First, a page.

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Successful Aging is Associated with Better Health Literacy in Older Adults with HIV Disease

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People with HIV (PWH) are susceptible to neurocognitive, physical, and mental health problems that may decrease their likelihood of experiencing successful aging. This cross-sectional, retrospective study estimated the extent to which health literacy is associated with successful aging among 116 older PWH and 60 persons without HIV. Successful aging was defined using indicators of biological health, cognitive efficiency, mental health, and productivity. Health literacy was measured using the Rapid Estimate of Adult Literacy in Medicine, Newest Vital Sign, Brief Health Literacy Screening, and Beliefs Related to Medication Adherence. A series of logistic regressions covarying for education showed that better health literacy was associated with a higher frequency of successful aging among older PWH. Older PWH were approximately three times less likely to experience successful aging as compared to older adults without HIV. Future studies may examine whether improving health literacy among younger PWH increases the likelihood of successful aging.


Las personas que viven con VIH (PVVIH) son susceptibles de padecer problemas neurocognitivos, físicos y mentales que pueden reducir sus probabilidades de experimentar un envejecimiento exitoso. Este estudio transversal y retrospectivo estimó el grado en el que la alfabetización en salud está asociada con el envejecimiento exitoso entre 116 PVVIH mayores y 60 personas sin VIH. El envejecimiento exitoso se definió utilizando indicadores de salud biológica, eficiencia cognitiva, salud mental y productividad. La alfabetización en salud se midió mediante el Rapid Estimate of Adult Literacy in Medicine, Newest Vital Sign, Brief Health Literacy Screening y Beliefs Related to Medication Adherence. Una serie de regresiones logísticas con covarianza para la educación mostró que una mejor alfabetización en salud estaba asociada con una mayor frecuencia de envejecimiento exitoso entre las PVVIH mayores. Las personas mayores con VIH tenían aproximadamente tres veces menos probabilidades de experimentar envejecimiento exitoso en comparación con los adultos mayores sin VIH. Futuros estudios podrían examinar si la mejora de la alfabetización en salud entre las PVVIH más jóvenes aumenta la probabilidad de envejecimiento exitoso.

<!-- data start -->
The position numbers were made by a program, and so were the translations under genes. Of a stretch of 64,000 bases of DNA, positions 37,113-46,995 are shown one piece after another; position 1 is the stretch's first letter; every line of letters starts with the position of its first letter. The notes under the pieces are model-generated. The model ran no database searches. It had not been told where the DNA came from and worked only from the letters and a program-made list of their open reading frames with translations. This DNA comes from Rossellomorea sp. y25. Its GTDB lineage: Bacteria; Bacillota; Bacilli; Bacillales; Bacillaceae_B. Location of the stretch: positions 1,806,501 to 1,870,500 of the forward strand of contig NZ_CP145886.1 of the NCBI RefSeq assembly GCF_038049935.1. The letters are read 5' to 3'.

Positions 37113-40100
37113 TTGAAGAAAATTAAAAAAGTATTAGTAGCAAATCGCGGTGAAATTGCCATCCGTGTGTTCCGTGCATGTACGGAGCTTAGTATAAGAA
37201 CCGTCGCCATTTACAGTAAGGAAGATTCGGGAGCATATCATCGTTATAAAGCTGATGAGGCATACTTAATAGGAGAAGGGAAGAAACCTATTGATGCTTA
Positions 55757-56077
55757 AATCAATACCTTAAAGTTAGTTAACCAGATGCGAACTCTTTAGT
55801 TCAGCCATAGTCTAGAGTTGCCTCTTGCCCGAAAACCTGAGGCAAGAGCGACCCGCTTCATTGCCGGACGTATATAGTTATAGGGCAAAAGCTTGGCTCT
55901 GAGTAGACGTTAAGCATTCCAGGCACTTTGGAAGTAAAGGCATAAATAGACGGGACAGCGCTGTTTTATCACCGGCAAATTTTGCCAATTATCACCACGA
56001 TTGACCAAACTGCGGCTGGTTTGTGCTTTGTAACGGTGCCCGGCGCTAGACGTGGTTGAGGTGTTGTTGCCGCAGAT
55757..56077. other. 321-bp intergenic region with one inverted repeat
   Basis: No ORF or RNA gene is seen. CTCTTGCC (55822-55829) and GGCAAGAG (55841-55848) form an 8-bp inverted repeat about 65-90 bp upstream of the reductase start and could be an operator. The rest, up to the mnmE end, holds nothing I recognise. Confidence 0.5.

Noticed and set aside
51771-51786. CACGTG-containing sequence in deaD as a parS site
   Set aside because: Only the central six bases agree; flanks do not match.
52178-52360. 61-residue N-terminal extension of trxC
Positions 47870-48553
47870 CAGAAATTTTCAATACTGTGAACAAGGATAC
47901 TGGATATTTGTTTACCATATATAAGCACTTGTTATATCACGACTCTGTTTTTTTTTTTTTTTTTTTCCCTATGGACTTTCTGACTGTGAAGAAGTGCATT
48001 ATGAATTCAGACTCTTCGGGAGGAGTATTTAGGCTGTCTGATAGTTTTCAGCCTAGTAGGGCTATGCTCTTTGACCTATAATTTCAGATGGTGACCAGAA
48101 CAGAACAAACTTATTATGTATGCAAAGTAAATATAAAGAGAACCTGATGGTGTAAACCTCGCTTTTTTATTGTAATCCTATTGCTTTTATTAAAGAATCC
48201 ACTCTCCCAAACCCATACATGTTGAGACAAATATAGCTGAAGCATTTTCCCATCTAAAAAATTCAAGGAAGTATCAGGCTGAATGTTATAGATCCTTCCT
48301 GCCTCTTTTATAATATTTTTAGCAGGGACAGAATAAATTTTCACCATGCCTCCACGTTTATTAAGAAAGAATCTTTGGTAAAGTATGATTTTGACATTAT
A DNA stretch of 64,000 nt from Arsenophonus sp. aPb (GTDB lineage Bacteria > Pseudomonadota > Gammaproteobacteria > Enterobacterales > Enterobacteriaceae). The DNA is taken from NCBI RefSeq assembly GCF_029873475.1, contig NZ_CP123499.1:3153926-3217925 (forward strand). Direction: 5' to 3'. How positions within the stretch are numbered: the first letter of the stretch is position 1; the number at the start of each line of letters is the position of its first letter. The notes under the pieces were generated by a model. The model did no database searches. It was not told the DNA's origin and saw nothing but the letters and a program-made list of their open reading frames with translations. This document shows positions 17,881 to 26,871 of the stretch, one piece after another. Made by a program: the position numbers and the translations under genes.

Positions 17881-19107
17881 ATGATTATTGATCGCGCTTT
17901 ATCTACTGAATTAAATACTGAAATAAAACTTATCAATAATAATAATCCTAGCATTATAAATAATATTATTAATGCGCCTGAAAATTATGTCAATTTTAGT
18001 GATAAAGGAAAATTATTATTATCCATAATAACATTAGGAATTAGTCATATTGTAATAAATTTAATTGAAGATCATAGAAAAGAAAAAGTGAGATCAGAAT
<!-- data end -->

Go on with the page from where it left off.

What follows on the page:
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The authors are grateful to the UC San Diego HIV Neurobehavioral Research Program (HNRP) Group (I. Grant, PI) for their infrastructure support; in particular, we thank Donald Franklin, Dr. Erin Morgan, Clint Cushman, and Stephanie Corkran for their assistance with data processing, Marizela Verduzco for her assistance with study management, Drs. Scott Letendre and Ronald J. Ellis for their assistance with the neuromedical aspects of the parent project, and Dr. J. Hampton Atkinson and Jennifer Marquie Beck and their assistance with participant recruitment and retention. The views expressed in this article are those of the authors and do not reflect the official policy or position of the Department of the Navy, Department of Defense, nor the United States Government. The authors thank the study volunteers for their participation.


This study was supported by NIH grants R01-MH073419, R21-MH098607 and P30-MH62512.

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Correspondence to Steven Paul Woods.

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Gomez, E.M., Woods, S.P. & Beltran-Najera, I. Successful Aging is Associated with Better Health Literacy in Older Adults with HIV Disease. AIDS Behav 28, 811–819 (2024).

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